SHOOTING FORMATS #0.3: AgNO3 & Daguerreotype
Niépce then began experimenting with silver compunds based on the German Professor, Johann Heinrich Schultz’s discovery in 1727, that silver nitrate (AgNO3) darkens when exposed to light. (a joke to remember this chemical expression is – Does accepting not knowing how photography works make you an AgNO3-stic) The reactive silver nitrate is nasty on human skin, creating an irritable discolouration. However excessive Colloidal Silver can be used to stain a humans insides – which is why this man turned blue…
In partnership, Niépce and Louis Daguerre (in Paris) refined the existing silver process. In 1833 Niépce died of a stroke, leaving his notes to Daguerre.
While he had no scientific background, Daguerre made two pivotal contributions to the process. He discovered that exposing the silver first to iodine vapour before exposure to light, and then to mercury fumes after the photograph was taken, could form a latent image.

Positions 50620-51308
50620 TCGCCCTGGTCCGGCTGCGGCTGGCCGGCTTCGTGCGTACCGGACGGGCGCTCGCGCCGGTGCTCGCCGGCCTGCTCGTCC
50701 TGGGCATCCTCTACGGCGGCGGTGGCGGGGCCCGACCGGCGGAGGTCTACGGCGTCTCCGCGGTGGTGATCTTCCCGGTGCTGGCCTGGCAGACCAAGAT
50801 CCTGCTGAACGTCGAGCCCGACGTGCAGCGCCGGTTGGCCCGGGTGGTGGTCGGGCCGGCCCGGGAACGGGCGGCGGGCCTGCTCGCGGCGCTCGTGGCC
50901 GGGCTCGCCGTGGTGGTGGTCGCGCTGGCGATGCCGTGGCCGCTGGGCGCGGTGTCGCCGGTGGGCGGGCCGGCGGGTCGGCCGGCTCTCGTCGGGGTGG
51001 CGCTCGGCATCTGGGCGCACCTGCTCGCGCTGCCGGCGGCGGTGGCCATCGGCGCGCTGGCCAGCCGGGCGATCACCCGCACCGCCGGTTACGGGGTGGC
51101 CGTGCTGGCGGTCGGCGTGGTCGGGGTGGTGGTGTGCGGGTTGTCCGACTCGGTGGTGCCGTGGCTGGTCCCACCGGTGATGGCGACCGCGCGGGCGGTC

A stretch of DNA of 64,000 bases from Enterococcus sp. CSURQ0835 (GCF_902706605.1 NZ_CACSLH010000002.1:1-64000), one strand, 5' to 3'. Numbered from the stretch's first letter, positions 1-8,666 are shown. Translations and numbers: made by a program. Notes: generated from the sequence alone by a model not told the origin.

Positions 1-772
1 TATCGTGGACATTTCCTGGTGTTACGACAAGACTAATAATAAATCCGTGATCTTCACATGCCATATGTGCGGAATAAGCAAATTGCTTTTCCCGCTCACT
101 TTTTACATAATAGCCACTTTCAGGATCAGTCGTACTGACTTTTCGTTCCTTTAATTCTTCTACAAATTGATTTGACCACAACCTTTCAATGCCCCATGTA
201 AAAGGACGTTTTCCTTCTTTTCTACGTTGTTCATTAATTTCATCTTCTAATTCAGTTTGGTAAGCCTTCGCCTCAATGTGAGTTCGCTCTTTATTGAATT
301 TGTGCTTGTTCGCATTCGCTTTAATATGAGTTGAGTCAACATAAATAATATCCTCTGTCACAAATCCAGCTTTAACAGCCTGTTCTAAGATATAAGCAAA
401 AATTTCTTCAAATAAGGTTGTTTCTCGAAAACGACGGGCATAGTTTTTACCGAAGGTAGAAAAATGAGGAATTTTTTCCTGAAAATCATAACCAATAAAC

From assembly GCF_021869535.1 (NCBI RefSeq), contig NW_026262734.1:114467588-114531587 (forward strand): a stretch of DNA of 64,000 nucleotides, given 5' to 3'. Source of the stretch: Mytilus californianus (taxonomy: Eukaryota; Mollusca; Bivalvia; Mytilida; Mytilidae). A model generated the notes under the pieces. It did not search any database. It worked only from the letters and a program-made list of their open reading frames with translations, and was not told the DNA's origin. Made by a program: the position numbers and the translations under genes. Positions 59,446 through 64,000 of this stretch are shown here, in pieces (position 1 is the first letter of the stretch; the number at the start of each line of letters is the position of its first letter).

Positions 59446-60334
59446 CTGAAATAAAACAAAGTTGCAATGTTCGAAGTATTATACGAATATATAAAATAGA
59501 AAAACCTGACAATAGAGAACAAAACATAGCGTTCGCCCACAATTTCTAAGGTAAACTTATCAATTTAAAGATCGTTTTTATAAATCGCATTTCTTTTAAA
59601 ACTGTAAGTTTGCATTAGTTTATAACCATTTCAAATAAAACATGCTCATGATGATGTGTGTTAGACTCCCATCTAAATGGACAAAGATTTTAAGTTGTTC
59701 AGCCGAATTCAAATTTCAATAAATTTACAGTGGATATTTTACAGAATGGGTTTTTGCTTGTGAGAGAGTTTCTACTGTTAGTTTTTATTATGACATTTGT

Bathing the plate in a salt bath then fixed the image.
On January 7, 1839 Daguerre announced that he had invented a process using silver on a copper plate called the daguerreotype, and displayed the first plate. The French government bought the patent and, on August 19th of that year, made it public domain.
Leading to this image of Paris, where the long exposure meant the only people who stopped long enough on the busy street to become recorded, was a shoe shiner and shinee…